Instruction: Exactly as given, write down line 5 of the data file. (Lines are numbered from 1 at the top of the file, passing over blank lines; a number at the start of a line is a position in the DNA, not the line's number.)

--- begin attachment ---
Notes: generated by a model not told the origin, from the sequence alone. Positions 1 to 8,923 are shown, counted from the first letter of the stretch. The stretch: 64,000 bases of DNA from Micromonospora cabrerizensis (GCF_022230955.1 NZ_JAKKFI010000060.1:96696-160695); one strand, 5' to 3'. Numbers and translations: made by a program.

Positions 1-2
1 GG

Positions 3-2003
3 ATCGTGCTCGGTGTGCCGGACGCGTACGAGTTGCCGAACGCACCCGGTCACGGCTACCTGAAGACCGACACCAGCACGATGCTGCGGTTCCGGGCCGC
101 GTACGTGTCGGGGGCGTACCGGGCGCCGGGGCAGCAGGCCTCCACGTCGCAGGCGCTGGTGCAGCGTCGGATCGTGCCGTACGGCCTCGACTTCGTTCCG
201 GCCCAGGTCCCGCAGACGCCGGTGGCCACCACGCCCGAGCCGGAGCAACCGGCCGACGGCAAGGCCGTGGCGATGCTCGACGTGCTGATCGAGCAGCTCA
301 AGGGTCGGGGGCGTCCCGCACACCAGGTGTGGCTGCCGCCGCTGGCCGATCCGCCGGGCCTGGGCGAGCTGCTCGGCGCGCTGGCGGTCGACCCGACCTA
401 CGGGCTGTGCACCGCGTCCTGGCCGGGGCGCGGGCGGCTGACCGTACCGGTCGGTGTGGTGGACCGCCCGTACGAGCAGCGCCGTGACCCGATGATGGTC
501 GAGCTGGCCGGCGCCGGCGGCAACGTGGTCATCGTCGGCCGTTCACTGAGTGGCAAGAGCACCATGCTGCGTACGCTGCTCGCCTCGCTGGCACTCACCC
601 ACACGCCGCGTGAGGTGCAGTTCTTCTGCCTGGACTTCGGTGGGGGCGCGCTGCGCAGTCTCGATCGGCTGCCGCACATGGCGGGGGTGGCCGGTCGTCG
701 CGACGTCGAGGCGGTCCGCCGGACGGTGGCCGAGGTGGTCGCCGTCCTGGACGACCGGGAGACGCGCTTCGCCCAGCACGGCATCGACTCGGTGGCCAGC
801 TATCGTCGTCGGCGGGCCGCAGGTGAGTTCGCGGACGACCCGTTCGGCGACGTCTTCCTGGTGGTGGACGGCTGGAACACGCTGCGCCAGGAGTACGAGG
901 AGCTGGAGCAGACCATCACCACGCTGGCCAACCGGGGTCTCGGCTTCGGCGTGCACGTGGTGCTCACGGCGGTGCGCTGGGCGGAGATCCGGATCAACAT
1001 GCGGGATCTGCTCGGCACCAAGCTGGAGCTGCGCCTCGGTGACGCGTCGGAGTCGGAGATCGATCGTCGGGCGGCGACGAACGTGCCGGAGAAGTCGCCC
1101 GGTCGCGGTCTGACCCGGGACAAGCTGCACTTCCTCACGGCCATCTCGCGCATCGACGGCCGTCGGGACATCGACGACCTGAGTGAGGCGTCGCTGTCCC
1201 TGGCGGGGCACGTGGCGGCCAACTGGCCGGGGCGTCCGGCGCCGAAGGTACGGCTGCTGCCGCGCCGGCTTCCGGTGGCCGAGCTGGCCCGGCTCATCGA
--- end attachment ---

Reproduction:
3 ATCGTGCTCGGTGTGCCGGACGCGTACGAGTTGCCGAACGCACCCGGTCACGGCTACCTGAAGACCGACACCAGCACGATGCTGCGGTTCCGGGCCGC